Mimi Reinhard was being held at a Nazi concentration camp near Krakow, Poland, in 1944, but because she spoke flawless German and could take shorthand, she was allowed to work in the camp office. One of her jobs was to compile a list of Jewish prisoners working in factories owned by industrialist Oskar Schindler.
Mrs. Reinhard, then known as Carmen Weitmann, typed the names of more than 1,000 Jewish people — including her own and those of two friends — to create what became known as “Schindler’s List.” She called herself a “schreibkraft,” or typist.
“The only practical thing in my life that I learned was shorthand, but I never learned to type,” Mrs. Reinhard told the New York Times in 2007. “I typed with two fingers only.”
As a result, she and more than 1,000 other Jews were saved from near-certain annihilation in the Nazi death camps of World War II.
Mrs. Reinhard, who later became Schindler’s secretary, has died in Israel at age 107. Israeli and European news agencies reported her death, citing an April 8 statement from her granddaughter. The precise date, place and cause of Mrs. Reinhard’s death were not immediately known. She had been living near Tel Aviv since 2007.
Schindler, an ethnic German who lived in what was then Czechoslovakia, was a member of the Nazi Party. Yet he cajoled and sometimes threatened German military authorities in his efforts to protect his Jewish workers.
In 1944, as Russia’s Red Army moved toward Krakow, the Germans retreated and sent many Jewish prisoners at the nearby Plaszow concentration camp — where Mrs. Reinhard was held — to their death at Auschwitz. Schindler persuaded German officials that the Jewish workers at his enamelware factory near Krakow should be moved to another concentration camp in Czechoslovakia, where they were needed to produce munitions. Mrs. Reinhard was among those who boarded a train for the trip in October 1944.
“It was a gamble as far as we were concerned,” she told Israel’s Ha’aretz newspaper in 2007. “To go with Schindler was no guarantee of anything. We didn’t believe that Schindler would really succeed in saving us. He was just taking us to a different camp. Who knew? We took a chance only because we believed in Schindler.”
On the way to Czechoslovakia, Mrs. Reinhard’s train detoured to Auschwitz, where they were detained for two weeks. She described the scene as “straight out of Dante’s ‘Inferno.’ … We were certain that we were done for.”
Schindler threatened to charge German officers with “undermining” the war effort if they did not permit his Jewish workers to leave Auschwitz. In Czechoslovakia, Schindler submitted false reports from his armaments factory to confuse Nazi officials. The factory produced just one wagonload of ammunition before the war ended in May 1945 and the camp was liberated. An estimated 1,100 Jewish lives were saved.
Schindler died, impoverished and in obscurity, in 1974. Australian author Thomas Keneally brought his story to the public in the 1982 novel “Schindler’s List” (or “Schindler’s Ark” outside the United States). The book was followed by Steven Spielberg’s critically acclaimed 1993 film “Schindler’s List,” which Mrs. Reinhard avoided seeing for several years.
“It was still fresh in my mind,” she told Ha’aretz. “I just couldn’t. I did not want to relive it.”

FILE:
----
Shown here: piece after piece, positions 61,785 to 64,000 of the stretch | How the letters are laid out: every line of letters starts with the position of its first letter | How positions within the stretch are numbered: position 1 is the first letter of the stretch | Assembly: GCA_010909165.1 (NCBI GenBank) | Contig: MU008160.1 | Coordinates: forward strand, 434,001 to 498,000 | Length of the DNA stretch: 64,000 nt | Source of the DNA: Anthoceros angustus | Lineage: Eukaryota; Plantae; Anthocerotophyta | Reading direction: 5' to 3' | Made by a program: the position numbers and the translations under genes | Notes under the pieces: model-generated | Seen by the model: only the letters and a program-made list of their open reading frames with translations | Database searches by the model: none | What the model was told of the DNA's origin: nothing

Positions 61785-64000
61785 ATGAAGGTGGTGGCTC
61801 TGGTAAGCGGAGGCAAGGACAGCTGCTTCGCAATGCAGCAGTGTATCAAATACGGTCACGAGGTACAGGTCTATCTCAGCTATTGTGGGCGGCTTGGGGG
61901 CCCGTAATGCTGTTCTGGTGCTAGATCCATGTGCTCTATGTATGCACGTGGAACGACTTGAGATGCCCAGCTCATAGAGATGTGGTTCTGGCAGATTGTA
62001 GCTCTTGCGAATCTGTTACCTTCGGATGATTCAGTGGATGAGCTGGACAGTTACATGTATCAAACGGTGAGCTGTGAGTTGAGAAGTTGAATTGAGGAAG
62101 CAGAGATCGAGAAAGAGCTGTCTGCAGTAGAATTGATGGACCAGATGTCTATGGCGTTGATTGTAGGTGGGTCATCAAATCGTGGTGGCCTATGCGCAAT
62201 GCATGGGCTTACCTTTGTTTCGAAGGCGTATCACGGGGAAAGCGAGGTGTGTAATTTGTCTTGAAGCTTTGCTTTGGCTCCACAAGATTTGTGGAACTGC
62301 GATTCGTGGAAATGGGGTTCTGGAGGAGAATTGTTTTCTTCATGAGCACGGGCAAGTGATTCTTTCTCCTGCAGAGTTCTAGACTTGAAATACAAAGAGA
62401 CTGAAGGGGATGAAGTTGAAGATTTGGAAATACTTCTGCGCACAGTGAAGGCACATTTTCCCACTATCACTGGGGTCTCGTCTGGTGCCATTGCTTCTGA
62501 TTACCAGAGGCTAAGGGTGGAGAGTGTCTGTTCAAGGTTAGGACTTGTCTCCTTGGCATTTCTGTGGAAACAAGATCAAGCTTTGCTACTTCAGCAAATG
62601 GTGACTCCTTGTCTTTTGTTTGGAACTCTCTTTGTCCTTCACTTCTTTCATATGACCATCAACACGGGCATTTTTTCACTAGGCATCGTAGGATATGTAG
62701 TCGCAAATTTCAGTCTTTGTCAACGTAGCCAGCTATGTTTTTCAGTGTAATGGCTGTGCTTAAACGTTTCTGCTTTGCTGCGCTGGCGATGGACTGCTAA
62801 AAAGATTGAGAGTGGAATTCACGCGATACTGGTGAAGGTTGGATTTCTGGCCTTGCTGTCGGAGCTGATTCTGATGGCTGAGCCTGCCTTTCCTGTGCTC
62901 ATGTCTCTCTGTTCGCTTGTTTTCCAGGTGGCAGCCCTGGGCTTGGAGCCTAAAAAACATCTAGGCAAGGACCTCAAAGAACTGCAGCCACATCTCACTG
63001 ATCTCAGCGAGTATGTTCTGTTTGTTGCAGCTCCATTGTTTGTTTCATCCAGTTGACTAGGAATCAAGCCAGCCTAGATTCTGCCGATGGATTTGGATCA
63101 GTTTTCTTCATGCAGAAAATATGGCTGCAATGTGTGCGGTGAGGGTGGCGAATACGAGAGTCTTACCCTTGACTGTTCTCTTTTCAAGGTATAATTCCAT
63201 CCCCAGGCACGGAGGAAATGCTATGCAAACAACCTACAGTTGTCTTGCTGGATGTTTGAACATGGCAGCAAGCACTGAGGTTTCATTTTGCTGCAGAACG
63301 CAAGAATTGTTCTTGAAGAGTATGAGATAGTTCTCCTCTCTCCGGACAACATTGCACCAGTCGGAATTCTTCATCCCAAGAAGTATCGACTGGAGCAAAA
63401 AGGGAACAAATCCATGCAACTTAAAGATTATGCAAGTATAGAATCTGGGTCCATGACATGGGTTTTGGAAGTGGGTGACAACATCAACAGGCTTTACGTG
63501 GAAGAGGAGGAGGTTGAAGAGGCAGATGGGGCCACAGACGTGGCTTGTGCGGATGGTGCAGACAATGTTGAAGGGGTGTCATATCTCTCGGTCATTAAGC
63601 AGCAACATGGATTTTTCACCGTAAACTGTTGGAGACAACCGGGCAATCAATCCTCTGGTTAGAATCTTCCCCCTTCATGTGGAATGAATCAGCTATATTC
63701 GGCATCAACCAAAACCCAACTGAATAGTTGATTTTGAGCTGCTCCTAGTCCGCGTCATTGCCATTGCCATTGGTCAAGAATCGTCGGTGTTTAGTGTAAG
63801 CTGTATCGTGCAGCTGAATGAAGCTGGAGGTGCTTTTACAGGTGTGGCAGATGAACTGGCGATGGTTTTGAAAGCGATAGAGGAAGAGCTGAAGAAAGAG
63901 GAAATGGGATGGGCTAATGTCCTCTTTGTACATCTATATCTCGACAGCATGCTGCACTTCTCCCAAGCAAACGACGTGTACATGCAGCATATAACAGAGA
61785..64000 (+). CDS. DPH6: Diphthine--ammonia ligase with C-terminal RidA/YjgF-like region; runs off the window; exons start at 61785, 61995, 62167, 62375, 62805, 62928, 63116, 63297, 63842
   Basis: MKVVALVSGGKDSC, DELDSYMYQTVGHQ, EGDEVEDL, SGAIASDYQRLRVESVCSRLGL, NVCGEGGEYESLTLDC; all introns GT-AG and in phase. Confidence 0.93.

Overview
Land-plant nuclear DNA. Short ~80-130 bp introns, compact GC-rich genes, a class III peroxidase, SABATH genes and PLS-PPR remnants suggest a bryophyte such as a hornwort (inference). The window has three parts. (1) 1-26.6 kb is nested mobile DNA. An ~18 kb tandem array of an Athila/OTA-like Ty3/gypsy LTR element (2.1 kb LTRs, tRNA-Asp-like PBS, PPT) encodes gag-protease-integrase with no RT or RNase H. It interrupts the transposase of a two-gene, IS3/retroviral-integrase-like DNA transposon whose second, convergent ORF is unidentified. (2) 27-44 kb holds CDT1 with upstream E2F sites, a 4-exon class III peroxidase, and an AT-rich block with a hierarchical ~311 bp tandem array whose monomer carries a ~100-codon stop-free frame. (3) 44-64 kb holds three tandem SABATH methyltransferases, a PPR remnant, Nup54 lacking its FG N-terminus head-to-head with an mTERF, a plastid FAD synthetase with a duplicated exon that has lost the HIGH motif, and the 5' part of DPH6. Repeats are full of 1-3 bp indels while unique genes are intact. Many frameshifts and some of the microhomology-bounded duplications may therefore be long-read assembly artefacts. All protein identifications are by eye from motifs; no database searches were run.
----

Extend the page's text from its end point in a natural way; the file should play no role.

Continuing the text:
The same year that Spielberg’s film was released, Schindler and his wife, Emilie, were named “Righteous Among the Nations” by Yad Vashem, the Israeli Holocaust remembrance center.
“He was no angel,” Mrs. Reinhard said of Schindler. “We knew that he was an SS man; he was a member of the highest ranks. They went out drinking together at night, but apparently he could not stand to see what they were doing to us. … I saw a man who was risking his life all the time for what he was doing.”
Carmen Koppel was born Jan. 15, 1915, in Vienna, then the capital of the Austro-Hungarian empire, which was dissolved at the end of World War I in 1918.
Little can be learned about her early life, except that she studied languages and literature at the University of Vienna. By 1936, she was married and living in Krakow. She and her husband had a son in 1939 and later smuggled him to Hungary to live with relatives during the war.
She and her husband were arrested and confined to Krakow’s Jewish ghetto. Her husband was killed while trying to escape. Mrs. Reinhard was later placed in the Plaszow forced-labor camp.
After the war, she reunited with her son, lived in Morocco for several years, remarried and had a daughter. She moved to New York in 1957 and lived on Manhattan’s Upper West Side for 50 years. She maintained her connections with other “Schindlerjuden,” or Jewish people saved by Schindler, but never told strangers about her earlier life.
Her daughter, Lucienne Reinhard, died in 2000. Her second husband, Albert Reinhard, died in 2002. Five years later, as Mrs. Reinhard planned to move to Israel, where her son was a sociology professor, members of a Jewish resettlement agency interviewed her about her wartime experiences. Only then was her connection to Schindler revealed.
Survivors include her son, Sasha Weitman, and several grandchildren and great-grandchildren.
More than a dozen years after the end of World War II, Mrs. Reinhard was walking down a street in Vienna with her aunt when she heard someone call out her former name, Carmen Weitmann. It was Schindler, sitting at a cafe.
“He had recognized me,” Mrs. Reinhard later recalled. “He sat in the cafe with other Jews who had worked for him. My aunt asked me irritatedly how I knew this man.”
A previous version of this article misspelled Mrs. Reinhard’s last name as Reinhardt in a photo caption. The caption has been corrected.